13. INTERMITTENT CLAUDICATION. Does the patient report pain during any sort of physical exercise, even walking? Does the pain subside when he/she takes a rest? Where (body part) is the pain located?
  14. COLD FEET/LEGS. Does the patient report a cold feeling in his leg(s) or feet despite feeling otherwise (in other parts of the body) warm or otherwise comfortable at the current ambient temperature?
  15. SCALY SKIN/OF PALE OR BLUEISH HUE/DEFORMED TOENAILS. Does the patient report abnormal skin texture and colour and toenail deformation?
  16. OPEN WOUNDS AND SORES. Does the patient have any types of wounds or other tissue damage on his legs/feet that heals very slowly or doesn’t appear to heal at all?
  17. ERECTILE DYSFUNCTION (MEN). Does the patient have erectile dysfunction?
  18. FAMILY HISTORY. Does the patient know whether any of his relatives had or currently have PAD?

Interpretation of answers (in the same numerical order) and additional information:

  1. Older patients (over 50 years of age) are at an increased risk of PAD, which might be asymptomatic [5, 6].
  2. There are statistically significant discrepancies in PAD prevalence and morbidity in individuals of different ethnic groups. Studies have shown that black people (specifically African Americans) are at higher risk of developing PAD than white people [7].
  3. Some studies have indicated greater prevalence of PAD (particularly more severe forms) in women than in men [8].
  4. Current smokers have a far greater risk of developing PAD [9]. Association between tobacco smoking and PAD is especially strong in female smokers, who are at up to 20 times greater risk for the disease than females who have never smoked [10]. Information about past smoking (former smokers) is also important: health benefits of smoking cessation don’t translate well to PAD as even past smokers are at an increased risk with up to 2.6 times greater prevalence of PAD (in comparison with non-smokers) [11].
  5. Diabetes-induced hyperglycaemia greatly increases the incidence and prevalence of PAD. Some studies estimate prevalence rates at 20%, but this number is generally recognised as being an underestimation since PAD is frequently entirely asymptomatic or is masked by other symptoms/complications of diabetes [12].
  6. Already present (diagnosed) CAD is indicative of possible atherosclerosis in other vascular beds – prevalence rates of PAD in CAD patients range from 22% to 42% [13, 14, 15].
  7. History of MI and cerebrovascular events is associated with higher prevalence rates of PAD, often in its asymptomatic form (diagnosis on basis of the ABI score) [16, 17, 18].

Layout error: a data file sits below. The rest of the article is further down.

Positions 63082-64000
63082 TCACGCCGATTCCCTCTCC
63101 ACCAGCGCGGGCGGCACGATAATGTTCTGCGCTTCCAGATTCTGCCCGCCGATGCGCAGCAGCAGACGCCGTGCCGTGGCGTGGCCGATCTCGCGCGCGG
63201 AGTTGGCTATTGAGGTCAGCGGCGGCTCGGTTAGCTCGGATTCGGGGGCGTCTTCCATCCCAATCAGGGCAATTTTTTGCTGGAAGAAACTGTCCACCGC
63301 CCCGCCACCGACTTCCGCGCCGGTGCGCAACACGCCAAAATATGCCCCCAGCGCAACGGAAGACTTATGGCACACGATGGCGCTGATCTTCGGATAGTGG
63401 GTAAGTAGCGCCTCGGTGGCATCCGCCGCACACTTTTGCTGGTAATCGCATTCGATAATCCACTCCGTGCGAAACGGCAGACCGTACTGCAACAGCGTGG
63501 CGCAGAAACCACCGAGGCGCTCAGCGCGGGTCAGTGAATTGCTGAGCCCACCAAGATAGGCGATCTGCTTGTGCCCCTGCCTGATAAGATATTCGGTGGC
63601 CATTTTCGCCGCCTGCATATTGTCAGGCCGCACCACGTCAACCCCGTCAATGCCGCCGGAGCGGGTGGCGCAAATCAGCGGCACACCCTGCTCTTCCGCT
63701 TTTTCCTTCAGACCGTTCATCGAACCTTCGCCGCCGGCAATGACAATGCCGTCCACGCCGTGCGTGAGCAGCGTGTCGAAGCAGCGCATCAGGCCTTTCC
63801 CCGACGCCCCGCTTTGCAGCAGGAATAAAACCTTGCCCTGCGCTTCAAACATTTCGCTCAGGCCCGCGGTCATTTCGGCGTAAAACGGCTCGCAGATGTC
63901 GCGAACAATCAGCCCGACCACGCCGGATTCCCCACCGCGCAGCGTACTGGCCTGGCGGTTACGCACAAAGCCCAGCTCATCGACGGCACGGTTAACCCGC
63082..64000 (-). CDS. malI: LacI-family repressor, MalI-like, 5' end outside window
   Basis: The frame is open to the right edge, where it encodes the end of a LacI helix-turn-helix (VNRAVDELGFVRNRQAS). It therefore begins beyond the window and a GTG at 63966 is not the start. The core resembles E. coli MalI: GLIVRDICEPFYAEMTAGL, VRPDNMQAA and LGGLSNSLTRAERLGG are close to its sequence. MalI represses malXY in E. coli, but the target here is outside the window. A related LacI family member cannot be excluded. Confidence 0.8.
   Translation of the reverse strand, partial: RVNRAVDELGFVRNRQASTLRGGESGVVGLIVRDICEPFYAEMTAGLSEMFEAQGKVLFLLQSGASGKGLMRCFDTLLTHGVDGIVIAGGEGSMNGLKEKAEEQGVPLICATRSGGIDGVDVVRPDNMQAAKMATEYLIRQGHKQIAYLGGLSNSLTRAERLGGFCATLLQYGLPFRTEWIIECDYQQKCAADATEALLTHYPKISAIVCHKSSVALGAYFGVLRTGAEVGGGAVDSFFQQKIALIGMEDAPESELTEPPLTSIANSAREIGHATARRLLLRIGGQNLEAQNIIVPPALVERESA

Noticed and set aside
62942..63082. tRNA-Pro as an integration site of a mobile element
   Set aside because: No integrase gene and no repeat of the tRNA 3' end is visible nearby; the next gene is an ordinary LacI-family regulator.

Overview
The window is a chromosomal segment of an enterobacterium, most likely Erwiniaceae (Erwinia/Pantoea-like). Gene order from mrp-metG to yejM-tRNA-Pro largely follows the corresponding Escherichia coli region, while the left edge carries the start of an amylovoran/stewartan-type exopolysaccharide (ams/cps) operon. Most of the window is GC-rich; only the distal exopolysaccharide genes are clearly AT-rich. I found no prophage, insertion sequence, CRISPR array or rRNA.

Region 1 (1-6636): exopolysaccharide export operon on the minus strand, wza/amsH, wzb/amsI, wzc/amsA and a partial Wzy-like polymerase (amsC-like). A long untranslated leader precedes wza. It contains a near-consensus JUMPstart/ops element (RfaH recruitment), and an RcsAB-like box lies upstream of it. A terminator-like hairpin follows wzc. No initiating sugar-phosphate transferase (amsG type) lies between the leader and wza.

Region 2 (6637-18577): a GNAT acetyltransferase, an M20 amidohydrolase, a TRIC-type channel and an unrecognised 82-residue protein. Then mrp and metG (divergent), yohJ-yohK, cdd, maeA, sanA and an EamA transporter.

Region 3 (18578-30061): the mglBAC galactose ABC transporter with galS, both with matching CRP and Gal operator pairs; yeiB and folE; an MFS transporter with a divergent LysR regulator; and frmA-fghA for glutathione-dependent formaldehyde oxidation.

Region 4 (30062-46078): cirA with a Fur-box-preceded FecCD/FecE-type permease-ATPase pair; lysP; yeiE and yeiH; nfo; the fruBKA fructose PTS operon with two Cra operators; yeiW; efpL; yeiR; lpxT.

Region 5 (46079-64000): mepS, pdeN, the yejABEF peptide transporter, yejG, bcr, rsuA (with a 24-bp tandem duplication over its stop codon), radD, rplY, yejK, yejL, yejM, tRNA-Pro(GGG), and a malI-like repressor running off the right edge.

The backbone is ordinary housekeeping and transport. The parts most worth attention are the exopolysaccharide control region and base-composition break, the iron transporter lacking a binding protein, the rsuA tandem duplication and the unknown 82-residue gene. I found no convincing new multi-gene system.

8. Individuals with renal insufficiency are 9 times more likely to have an abnormal (defined as ABI <0.9) ABI score (indication of PAD) [19].
  9. Patients with COPD are at double the risk of developing PAD [20].
  10. Abnormal levels of blood lipids and lipoproteins is associated with mild risk for development of large-vessel disease [21].
  11. Hypertension is a known risk factor for PAD (and other CVDs) [22].
  12. Weight is a risk factor for PAD (and many other medical conditions) as studies have shown that older individuals with greater BMI (body mass index) have higher incidence of PAD [23].
  13. Accurately diagnosing intermittent claudication on the basis of physical sensations the patient feels during physical exertion and when still/resting is best done using the Edinburgh Claudication Questionnaire [24].
  14. Reduced blood flow leads to disruption of normal thermoregulation.
  15. Occlusion in the arteries of lower extremities reduces flow of nutrients to skin and toenails, leading to stunted growth and deformations. Possible pallor in the affected leg when it is in an elevated position [25].
  16. Another tell-tale sign of PAD, but one that is typical for advanced form of the disease are open sores/wounds – arterial insufficiency ulcers (ischaemic ulcers), usually on the patient’s feet. They can be similar to venous ulcers, which have a significantly different underlying pathophysiology and treatment regime, necessitating the use of modern diagnostic methods to differentiate between them (e.g. measuring ABI) [26].
  17. Diagnosis of erectile dysfunction carries a twofold increase in the likelihood of PAD [27].
  18. Patients with a family history of PAD are at twice the risk of the disease than those without such familial medical history [28].

In the absence of other diagnostic means, a comprehensive questionnaire is a valuable tool for identifying patients at risk for PAD and any suspicion should be followed by a thorough examination, preferably using modern diagnostic devices.